ES group (n = 4)
Sham treatment (n = 4)
Decreased wound size and increased peri-wound circulation[42]
Table 4. In vitro and in vivo studies on the effects of exogenous ES on the proliferative and remodeling stages of wound healing.
Table 4. In vitro and in vivo studies on the effects of exogenous ES on the proliferative and remodeling stages of wound healing.
Study DesignType of ESExposure DurationExperimented onKey Outcome(s)Reference
RCTDW14 days20 healthy subjects, served as own
Increase in VEGF,
collagen, epidermal cells, and cell apoptotic markers
RCTDW14–20 days40 healthy subjects, served as own
Reduced wound volume, increased perfusion and vascularity[44]
In vitroPulsed DCAt 4, 8, and 24 hHuman umbilical vein endothelial cell culturesIncrease in endothelial cell migration and VEGF production[45]
In vitroDCAt 2, 4, and 6 hHuman fibroblast cells in a wound modelIncrease in FGF and differentiation of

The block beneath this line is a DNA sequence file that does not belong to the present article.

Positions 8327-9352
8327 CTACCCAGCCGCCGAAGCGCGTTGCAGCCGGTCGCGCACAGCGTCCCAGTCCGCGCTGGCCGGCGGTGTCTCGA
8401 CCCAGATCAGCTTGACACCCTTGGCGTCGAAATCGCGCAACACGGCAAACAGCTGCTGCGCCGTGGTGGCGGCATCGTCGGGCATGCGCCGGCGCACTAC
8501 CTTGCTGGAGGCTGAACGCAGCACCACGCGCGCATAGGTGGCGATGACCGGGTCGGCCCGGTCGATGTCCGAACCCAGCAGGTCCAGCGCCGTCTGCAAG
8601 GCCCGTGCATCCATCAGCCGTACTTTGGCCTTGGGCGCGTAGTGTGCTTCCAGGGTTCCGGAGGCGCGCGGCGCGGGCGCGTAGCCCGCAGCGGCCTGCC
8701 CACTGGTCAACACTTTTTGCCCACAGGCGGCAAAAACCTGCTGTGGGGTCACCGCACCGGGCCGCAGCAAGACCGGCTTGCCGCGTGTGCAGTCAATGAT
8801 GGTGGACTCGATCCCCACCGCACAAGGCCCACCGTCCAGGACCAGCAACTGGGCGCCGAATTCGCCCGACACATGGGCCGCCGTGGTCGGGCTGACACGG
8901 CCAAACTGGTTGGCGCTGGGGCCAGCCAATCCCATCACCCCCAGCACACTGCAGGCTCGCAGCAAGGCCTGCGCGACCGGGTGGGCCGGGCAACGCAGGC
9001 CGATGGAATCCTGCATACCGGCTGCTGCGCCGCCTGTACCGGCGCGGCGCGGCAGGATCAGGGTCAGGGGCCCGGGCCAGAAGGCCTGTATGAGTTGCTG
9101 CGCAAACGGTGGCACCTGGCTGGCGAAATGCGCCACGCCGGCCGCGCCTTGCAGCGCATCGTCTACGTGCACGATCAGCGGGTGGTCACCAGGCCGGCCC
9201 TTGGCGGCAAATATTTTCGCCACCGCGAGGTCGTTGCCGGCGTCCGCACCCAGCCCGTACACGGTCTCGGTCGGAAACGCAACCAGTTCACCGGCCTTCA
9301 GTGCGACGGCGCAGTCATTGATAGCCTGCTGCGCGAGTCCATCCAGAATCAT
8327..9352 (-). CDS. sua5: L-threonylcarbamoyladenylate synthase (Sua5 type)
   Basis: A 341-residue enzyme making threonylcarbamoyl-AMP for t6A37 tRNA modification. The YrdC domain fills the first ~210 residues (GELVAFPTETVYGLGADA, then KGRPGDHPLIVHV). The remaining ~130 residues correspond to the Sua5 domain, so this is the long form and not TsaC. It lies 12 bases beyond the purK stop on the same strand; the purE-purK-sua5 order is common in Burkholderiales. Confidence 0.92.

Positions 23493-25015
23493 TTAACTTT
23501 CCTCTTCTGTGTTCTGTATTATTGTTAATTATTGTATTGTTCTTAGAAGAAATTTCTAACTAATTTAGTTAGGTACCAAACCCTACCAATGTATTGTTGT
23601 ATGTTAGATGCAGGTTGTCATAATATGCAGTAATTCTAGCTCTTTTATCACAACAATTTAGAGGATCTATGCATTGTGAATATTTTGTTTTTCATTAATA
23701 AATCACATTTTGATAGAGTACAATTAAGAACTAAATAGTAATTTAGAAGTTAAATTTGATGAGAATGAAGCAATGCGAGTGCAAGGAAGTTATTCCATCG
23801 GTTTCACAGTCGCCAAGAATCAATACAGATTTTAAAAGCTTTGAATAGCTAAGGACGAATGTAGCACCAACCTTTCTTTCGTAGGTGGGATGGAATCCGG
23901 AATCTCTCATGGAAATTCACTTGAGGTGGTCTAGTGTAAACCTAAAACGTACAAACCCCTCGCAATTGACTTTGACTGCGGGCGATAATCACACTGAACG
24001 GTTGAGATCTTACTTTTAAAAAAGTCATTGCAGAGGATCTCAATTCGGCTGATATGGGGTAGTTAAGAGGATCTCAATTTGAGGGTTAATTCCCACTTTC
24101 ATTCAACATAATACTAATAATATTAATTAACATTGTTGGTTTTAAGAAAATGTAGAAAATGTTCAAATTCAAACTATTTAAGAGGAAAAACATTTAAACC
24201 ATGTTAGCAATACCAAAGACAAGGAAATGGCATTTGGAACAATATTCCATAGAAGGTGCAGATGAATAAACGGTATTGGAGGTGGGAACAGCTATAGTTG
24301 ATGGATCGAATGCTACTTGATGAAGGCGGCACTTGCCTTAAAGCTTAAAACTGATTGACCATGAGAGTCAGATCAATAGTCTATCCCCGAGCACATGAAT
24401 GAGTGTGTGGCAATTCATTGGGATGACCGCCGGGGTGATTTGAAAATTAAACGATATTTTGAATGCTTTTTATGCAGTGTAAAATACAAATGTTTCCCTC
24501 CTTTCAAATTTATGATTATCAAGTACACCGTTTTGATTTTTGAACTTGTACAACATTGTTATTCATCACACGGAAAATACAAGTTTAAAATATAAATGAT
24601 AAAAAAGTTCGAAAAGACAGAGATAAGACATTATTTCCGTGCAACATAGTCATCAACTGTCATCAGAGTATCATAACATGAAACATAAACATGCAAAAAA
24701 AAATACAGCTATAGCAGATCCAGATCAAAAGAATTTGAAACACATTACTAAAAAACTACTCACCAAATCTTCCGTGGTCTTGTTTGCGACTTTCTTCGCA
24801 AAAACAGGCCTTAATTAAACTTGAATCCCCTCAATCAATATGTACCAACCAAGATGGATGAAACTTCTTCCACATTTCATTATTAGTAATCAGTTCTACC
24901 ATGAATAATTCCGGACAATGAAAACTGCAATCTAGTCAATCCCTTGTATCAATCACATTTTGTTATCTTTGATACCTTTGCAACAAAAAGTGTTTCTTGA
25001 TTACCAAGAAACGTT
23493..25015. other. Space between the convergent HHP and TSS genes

In vitroDC10 minFibronectin coated and non-fibronectin coated dermal fibroblast cellsIncreased random migration of fibroblast cells, no increase in dermal fibroblast gene expression[47]
In vitroAC12 hDermal cell matrixDermal fibroblasts entered into the growth phase of cell cycle with continuous ES exposure[48]
In vitroDC and DW16 daysPunch biopsies on sample human skin tissuesIncrease in epidermis thickness and keratinocyte proliferation[49]
Table 5. RCTs investigating the impact of electrical stimulation on chronic wound healing.
Table 5. RCTs investigating the impact of electrical stimulation on chronic wound healing.
Type of ES/Electrode PlacementExposure
Type of Chronic WoundNo. of Participants% Wound Area Reduction/% of Wounds HealedReference
RCTHVPC /Treatment electrode placed over wound50 min/day, 5 days/week for 6 weeksPressure
63 patients
Cathodal (n = 23)
Anodal-cathodal (n = 20)